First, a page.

2014 (Late March/Early April): First round of Rifaxamin (two week course).  No prokinetic taken afterward.  Began SCD diet immediately after finishing antibiotics.  Also, took probiotics twice daily.  SIBO symptoms returned within two weeks.

2014 (May): Comprehensive stool testing from Parasitology Center Inc. revealed no existence of yeast or parasites (or any other abnormalities other than bacteria).

2014 (May 12th): Began elimination diet (low FODMAP, SCD, AIP) which was very low-carbohydrate.  By week three of following this protocol (combined with recommendations from SIBO specialist in early June), I was having daily bowel movements that were like type 3 on the bristol stool chart rather than type 1 or nonexistent (when my symptoms were really bad, I was only have one bowel movement every 4 days).  I also began to experience amenorrhea around this time.

2014 (May 19th): Onset of brain fog/fatigue symptoms (word-finding difficulty, trouble concentrating & reading, clumsy & unbalanced walking, slow brain function, feeling “out of it”, running into and dropping things, losing track in the middle of doing or saying things, tired, lethargic).  Very severe for a few days until I received a nutrient IV.  However, symptoms returned within a week and subsequent IVs did not provide the same relief.  Fatigue & brain fog have continued to worsen ever since this onset of symptoms.

2014 (May 23rd): Blood work (comprehensive metabolic panel, T3, T4, & CBC) revealed the following were out of range: BUN (too high), BUN/Creatinine ratio (too high), albumin (too high), and free T3 (too low).

2014 (Early June): Appointment at the NCNM SIBO Center for Digestive Health.  SIBO specialist had me start taking cod liver oil, STOP TAKING PROBIOTICS (shocker, I know!), and increased my dose of neem herbal antibiotic to 6 capsules daily.  Also recommended that I remove pork and coconut products from my diet (I have since reintroduced coconut oil without symptoms).  After this appointment, my bowel movements became better and my itching mostly disappeared.

2014 (July 25th): Follow-up blood work showed that all levels returned to within the normal range, except for my free T3 which dropped even lower (in correlation with my fatigue) to 1.8L.  My glucose level also dropped from 76  to 71 mg/dL (still within normal range, but on the lower end).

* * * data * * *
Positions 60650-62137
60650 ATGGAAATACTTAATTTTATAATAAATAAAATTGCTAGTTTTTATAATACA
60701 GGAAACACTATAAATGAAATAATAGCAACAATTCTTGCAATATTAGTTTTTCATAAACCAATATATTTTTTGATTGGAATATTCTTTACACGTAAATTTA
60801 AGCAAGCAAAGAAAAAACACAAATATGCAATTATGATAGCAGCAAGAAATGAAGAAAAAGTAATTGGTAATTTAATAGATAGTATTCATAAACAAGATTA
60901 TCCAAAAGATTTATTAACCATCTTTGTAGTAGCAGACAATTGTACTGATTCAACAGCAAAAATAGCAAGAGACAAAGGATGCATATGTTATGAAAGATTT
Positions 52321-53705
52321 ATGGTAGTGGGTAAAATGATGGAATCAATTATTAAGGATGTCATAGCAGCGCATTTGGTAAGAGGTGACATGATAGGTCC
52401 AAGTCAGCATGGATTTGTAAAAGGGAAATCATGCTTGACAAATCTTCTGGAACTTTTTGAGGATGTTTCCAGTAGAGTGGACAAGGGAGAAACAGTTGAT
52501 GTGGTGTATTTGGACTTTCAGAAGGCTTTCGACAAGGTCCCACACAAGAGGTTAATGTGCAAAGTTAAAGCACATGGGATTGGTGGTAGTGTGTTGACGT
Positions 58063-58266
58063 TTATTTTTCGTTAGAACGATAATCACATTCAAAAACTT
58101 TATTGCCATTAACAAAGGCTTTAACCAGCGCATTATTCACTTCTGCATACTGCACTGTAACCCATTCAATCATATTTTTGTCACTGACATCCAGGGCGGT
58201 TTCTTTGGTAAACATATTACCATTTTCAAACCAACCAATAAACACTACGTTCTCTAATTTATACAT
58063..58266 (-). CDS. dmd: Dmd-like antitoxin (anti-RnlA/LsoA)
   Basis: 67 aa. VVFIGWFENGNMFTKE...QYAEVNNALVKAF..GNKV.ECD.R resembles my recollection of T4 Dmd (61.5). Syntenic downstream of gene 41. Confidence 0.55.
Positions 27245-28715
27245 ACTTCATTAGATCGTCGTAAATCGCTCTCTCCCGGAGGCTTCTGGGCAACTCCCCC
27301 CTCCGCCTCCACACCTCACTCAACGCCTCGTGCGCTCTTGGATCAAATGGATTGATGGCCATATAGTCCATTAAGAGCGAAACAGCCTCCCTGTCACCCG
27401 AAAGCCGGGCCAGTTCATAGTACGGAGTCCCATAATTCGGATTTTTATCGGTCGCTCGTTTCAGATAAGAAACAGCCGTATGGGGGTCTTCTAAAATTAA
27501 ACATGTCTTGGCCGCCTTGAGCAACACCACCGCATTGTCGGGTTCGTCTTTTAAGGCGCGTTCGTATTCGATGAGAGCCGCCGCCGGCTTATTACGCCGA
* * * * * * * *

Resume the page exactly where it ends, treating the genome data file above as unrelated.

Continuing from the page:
2014 (July 17th-August 2nd): Second round of Rifaxamin.  Although I had more itching while taking the Rifaxamin, there were some days where I had two bowel movements (that is a good thing).  After completing this round of antibiotic, I began taking neem herbal antibiotic (4-6 per day) again.  I trialed spaghetti squash, blueberries, and homemade almond milk (all of which produced a histamine reaction).  However, I continued to have daily bowel movements and hardly any itching.

2014 (August 11th): Began taking Resolor prokinetic (not covered by insurance because it had to be shipped from the UK- cost is about $3 per day on my current dose).  While taking neem & resolor, my bowel movements actually felt like they had complete emptying (first time this has happened in years).

2014 (August 23rd): Ran out of neem herbal antibiotic.  Still having daily bowel movements and minimal itching, but bowel movements no longer feel like complete evacuations.

Next steps: My insurance company denied my request for another round of Rifaxamin (this time was going to be with Neomycin to address suspected existence of methane-producing bacteria).  Instead, I will be taking herbal antibiotics (allimed & neem) for 2-4 weeks while continuing the prokinetic (Resolor).  One new symptom that I am curious about is that my intestines have been making more growling/gurgling noises than ever before.  I am curious whether this is a good or bad thing (or neutral).  Let’s hope that I can figure out what is at the root of my fatigue and also clear up my SIBO enough that I can reintroduce foods without having a histamine or digestive reaction.